Last year, an uncle of mine gave us this giant loaf of panettone about a week before Christmas, and it was the best panettone I’ve had so far. It had just the right hint of citrus, and the perfect amount of nuts and dried fruit. I ate it every single morning toasted and with a piping hot mug of coffee. I remember this nice sense of contentment settling over me during those days. I don’t know how else to explain it. Usually my peace of mind comes to me during breakfast-time, maybe because my brain hasn’t turned on all the way yet; the spinning of the gears haven’t gone full speed ahead. Or maybe those quiet moments simply are my tiny pieces of paradise.
Breakfast is undoubtedly my favourite meal of the day, but there are times when even your favourite moments get elevated into something else entirely, you know? Somewhere between savouring the panettone and thinking about nothing at all, I had promised myself I’d attempt to recreate a panettone as delicious the following year. Continue reading for the recipe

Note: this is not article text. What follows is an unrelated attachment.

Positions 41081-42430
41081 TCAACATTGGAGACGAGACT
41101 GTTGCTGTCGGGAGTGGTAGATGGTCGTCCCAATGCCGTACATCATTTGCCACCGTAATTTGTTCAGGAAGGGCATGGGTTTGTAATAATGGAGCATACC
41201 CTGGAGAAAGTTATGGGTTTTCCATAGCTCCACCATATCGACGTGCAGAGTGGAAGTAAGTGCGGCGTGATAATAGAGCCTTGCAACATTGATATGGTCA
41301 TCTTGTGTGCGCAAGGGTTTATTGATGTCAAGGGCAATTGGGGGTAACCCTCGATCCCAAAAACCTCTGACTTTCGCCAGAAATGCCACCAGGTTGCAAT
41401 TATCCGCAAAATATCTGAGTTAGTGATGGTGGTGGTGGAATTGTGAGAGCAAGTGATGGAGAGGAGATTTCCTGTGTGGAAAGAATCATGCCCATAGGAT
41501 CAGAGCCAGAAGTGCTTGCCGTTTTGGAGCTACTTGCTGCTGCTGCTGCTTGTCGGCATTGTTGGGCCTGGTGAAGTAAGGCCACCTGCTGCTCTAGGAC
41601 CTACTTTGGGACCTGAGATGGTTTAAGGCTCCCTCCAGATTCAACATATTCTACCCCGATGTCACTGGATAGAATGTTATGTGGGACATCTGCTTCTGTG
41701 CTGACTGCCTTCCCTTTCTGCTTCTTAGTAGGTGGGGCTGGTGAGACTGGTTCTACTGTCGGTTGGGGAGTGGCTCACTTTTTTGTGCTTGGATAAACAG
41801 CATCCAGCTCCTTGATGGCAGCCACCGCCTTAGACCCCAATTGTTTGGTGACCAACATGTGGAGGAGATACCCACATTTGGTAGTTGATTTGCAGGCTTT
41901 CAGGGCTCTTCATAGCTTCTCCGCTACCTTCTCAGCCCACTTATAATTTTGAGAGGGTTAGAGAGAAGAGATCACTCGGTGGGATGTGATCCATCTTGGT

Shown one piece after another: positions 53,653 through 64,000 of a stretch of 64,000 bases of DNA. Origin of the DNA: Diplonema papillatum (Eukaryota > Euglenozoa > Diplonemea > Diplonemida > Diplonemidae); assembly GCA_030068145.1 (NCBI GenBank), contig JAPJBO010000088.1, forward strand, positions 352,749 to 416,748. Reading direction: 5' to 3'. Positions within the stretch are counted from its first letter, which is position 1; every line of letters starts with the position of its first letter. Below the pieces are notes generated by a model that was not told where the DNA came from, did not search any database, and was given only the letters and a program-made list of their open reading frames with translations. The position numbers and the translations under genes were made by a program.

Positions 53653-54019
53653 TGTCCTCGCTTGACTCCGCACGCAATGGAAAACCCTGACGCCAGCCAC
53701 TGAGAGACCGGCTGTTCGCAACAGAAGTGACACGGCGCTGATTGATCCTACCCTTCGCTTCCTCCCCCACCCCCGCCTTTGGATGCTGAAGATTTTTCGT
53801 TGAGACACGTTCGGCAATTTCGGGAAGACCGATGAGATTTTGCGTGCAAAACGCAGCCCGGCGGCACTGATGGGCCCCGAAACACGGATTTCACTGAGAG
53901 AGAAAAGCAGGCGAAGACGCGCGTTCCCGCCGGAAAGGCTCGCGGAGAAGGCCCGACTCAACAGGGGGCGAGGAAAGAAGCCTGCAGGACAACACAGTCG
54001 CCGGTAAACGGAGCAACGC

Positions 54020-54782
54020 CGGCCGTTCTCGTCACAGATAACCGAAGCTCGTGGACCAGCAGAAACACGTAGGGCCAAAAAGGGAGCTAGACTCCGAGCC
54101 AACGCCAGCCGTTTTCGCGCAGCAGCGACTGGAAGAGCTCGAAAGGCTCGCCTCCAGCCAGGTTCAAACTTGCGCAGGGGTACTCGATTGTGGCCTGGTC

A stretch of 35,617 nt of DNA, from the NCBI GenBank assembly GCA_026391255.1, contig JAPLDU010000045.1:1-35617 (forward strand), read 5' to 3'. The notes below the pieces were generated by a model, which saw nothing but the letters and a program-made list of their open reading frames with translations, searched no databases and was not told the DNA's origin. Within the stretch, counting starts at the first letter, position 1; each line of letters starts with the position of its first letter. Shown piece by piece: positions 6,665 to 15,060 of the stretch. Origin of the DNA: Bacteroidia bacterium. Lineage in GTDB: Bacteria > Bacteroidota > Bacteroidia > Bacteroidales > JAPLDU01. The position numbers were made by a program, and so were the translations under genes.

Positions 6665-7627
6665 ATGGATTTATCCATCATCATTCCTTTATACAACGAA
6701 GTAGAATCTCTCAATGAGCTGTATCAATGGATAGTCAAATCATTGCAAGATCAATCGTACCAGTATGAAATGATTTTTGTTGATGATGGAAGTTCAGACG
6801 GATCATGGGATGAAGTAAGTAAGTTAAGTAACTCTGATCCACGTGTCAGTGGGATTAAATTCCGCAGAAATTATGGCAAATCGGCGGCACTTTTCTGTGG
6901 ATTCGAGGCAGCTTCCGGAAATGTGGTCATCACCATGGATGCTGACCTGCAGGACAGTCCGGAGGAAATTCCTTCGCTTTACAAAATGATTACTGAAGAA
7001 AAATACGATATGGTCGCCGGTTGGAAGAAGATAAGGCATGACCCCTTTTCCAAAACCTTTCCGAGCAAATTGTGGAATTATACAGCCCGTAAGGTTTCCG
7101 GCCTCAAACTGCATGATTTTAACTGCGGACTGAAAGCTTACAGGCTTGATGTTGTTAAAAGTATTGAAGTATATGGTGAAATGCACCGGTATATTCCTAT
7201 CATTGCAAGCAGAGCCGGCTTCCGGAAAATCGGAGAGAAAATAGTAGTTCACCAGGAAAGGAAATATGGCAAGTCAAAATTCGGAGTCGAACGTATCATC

If you’re wondering where I’ve been this past week, I’ve been in the hospital. I got sick with the dengue fever and had to be confined for seven unfortunate days in the hospital, four of which were spent fighting off recurring high fevers. It was my first time being hospitalised and I hope I never have to go back for many many many years to come. I find it ironic how I never get seriously sick ever and the one time that I do it lands me in the hospital. It wasn’t the most pleasant experience, but I’m thankful to be home now.